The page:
The SERS measurements were made by depositing a layer of silver on the substrate by chemical deposition (200 Å to 300 Å) before forming the LB layer. A measurement of the absorption spectrum of the silver revealed that was a prominent peak at 440 nm, which is consistent with a plasmon resonance absorption of the silver surface. When the incident light field excites surface plasmon resonance or is near a resonance, the local field at the silver surface increases greatly and induces SERS in the DLC film.
The instrument used for spectra measurments was a SPEX 1403 Raman spectrometer. The Raman measurements were preformed on the sample with excitation with the above 4880 Å argon laser. The glass slide coated with silver and the LB monolayer was placed on the sample holder. The incident angle was 55° and the right angle geometry was used for collecting the scattering light.
Unless otherwise indicated, each sample was irradiated by gradually increasing the laser power to about 700 mW and scanning the Raman spectra in the sensitive range for DLC films (about 1000 to about 2000 cm-1). The SERS of DLC films was observed continuously. As the laser power increased, the LB film molecules carbonized. The carbon atoms rearranged and formed DLC films that showed diamond-like SERS peaks.
A monolayer of Oleic acid was adsorbed upon a substrate of silver coated glass, and the monolayer was irradiated with a laser, as described above. In the SERS spectra, beginning at about 100 mW there were sharp peaks at 1332 cm-1 and 1580 cm-1, both of which are known as typical DLC film Raman peaks. 1332 cm-1 is representative of the diamond crystal (with fourfold coordination symmetry), and 1580 cm-1 (G line) is representative of large single crystal graphite (with threefold coordination symmetry).
In general, the optical properties of diamond and graphite are very different, and will affect Raman scattering. The absolute Raman cross sections of diamond and graphite have been measured and it was found that the 1580 cm-1 band of graphite is 50 times stronger than the 1332 cm-1 band of diamond. Comparing the intensity of the two peaks in the spectra the DLC film indicated that there is a greater percentage of diamond structure. The carbon atoms were shown to have a long-range order.
For the DLC of this example, as the laser power was increased, the width of the 1580 cm-1 peak at half-height (FWHM) apparently increased. When the incident laser power reached 700 mW, the 1332 cm-1 peak decreased, suggesting that the diamond structure in the DLC film had decomposed. At the same time, a new peak at 1532 cm- appear, which can be explained by reference to bond-angle disorder of the graphic structure. The 1332 cm-1 intensity decrease and the appearance of the new 1532 cm-1 peak indicated that carbon atoms in the DLC film were turning from long-range order to short-range order, i.e., from fourfold coordinated (sp3) to threefold coordinated (sp2).
For comparison a DLC film was formed as in Example I, except the organic molecule was stearic acid cumarin. The monolayer was studied under high power irradiation. At 600 mW were observed two strong peaks located at 1360 cm-1 and 1596 cm-1. These correspond to shifts of the 1355 cm-1 (D Line) which represent small graphite crystallites and the 1580 cm-1 (G Line), which represents singe crystal graphite. Here amorphous or a disordered mode graphitic microcrystals are the main components in the films. The structure of the film is more disordered.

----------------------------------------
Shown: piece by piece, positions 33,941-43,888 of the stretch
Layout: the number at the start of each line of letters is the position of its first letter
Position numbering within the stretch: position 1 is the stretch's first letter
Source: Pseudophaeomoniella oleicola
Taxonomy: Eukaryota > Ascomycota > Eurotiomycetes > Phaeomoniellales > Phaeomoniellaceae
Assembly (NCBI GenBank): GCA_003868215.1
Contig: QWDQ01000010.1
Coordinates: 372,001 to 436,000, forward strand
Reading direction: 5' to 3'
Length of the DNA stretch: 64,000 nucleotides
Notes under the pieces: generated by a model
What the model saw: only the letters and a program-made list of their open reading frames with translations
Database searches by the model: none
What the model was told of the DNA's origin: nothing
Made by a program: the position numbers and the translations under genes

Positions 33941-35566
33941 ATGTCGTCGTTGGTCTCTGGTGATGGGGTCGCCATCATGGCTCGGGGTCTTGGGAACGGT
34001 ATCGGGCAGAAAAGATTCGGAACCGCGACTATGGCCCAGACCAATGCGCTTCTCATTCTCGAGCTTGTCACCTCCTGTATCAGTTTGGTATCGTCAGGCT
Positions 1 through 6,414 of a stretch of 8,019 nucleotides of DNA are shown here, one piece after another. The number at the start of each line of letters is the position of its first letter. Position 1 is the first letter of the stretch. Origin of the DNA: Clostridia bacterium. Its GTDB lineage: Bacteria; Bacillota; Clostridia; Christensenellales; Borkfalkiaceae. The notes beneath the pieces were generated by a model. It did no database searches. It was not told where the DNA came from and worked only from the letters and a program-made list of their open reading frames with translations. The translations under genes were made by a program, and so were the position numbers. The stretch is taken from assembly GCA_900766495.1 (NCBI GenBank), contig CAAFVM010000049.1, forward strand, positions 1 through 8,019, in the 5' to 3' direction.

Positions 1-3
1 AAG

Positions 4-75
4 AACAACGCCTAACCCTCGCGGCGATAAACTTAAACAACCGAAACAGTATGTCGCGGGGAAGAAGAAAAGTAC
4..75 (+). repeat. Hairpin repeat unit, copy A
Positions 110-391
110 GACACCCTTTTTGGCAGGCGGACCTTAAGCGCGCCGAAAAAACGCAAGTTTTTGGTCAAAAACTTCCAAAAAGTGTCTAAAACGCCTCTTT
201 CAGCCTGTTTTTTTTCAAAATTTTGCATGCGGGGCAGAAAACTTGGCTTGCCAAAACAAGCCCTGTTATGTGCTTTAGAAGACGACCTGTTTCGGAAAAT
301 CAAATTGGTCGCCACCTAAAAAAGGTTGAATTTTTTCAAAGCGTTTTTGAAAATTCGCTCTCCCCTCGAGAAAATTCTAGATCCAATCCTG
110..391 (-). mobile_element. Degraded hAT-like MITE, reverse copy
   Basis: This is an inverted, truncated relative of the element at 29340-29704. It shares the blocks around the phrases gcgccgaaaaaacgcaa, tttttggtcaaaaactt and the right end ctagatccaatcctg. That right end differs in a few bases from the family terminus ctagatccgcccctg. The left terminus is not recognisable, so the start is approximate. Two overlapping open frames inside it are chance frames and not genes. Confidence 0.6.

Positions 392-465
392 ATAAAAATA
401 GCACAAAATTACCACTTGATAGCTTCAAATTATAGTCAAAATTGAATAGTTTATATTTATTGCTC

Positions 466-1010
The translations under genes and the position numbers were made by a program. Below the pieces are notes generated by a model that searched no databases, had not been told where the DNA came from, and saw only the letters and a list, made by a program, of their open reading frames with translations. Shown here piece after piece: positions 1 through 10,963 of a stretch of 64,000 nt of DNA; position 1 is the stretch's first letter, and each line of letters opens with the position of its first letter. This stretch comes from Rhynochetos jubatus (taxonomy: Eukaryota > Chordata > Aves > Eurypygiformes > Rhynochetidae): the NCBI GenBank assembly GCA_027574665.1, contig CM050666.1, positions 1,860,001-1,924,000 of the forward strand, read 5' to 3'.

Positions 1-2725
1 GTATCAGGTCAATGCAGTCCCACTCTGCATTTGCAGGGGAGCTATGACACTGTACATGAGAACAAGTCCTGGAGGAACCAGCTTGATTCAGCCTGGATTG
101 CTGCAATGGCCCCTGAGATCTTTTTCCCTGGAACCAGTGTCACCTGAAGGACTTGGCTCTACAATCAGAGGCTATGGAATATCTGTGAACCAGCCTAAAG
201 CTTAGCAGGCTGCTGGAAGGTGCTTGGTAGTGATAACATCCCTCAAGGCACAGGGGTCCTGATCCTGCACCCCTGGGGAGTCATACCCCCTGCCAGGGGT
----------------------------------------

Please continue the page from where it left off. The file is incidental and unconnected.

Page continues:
For the same sample, starting at a low laser power of about 150 mW, the Raman spectra showed lines at 1350 cm-1 (D Line), 1580 cm-1 (G Line) and 1530 cm-1. The D line and the G line indicated the presence of graphite crystallites and single crystal graphite. The line at 1530 cm-1 represents bond-angle disorder. When the laser power was increased up to 1000 mw, the D Line did not change, but the 1530 cm-1 line disappeared. The intensity ratio of the intensity of the D Line to the intensity of the G Line, I(D)/I(G), apparently decreased and the line width of the G Line narrowed. All of this indicated that substantial structural changed occurred. The direction of the change suggests crystallites still existed but the crystallites begin to grow, long-range translational symmetry increased and crystal momentum conservation began to increase.
A monolayer of oleoyl vanillin was adsorbed upon a silver coated substrate and irradiated with a laser as in Examples I and II, and the Raman spectra observed. At 400 mW, there were peaks at frequencies 1338 cm-1, and 1588 cm-1. This indicated that there was diamond structure (sp3) and graphite structure (sp2), but compared with the standard peak positions at 1332 cm-1 and 1580 cm-1 both peaks were shifted to high frequency. This is caused by the production of strain under laser irradiation in the film surface. As the laser power increased, the peak at 1338 cm-1 shifted to 1410 cm-1 and broadened, which suggests that the sp3 structure decomposed and changed to the graphite structure.
A further discussion or formation of DLC films of the invention is found in the article "New Preparations and properties of Diamondlike Films", by Bing Kun Yu and Xao Min Chen, published in Proceedings of the SPIE-The International Society for Optical Engineering, Diamond Optics IV, Jul. 22 to 23, 1991, San Diego, Calif.,
While this invention has been described with reference to certain specific embodiments and examples, it will be recognized by those skilled in the art that many variations are possible without departing from the scope and spirit of this invention, and that the invention, as described by the claims, is intended to cover all changes and modifications of the invention which do not depart from the spirit of the invention.
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|U.S. Classification||427/554, 427/596, 423/446, 427/581|
|Cooperative Classification||B05D1/208, B82Y30/00, B82Y40/00|
|European Classification||B82Y30/00, B82Y40/00, B05D1/20C7|
|Jun 30, 1997||FPAY||Fee payment|
Year of fee payment: 4
|Jun 27, 2001||FPAY||Fee payment|
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|Jul 13, 2005||REMI||Maintenance fee reminder mailed|
|Dec 28, 2005||LAPS||Lapse for failure to pay maintenance fees|
|Feb 21, 2006||FP||Expired due to failure to pay maintenance fee|
Effective date: 20051228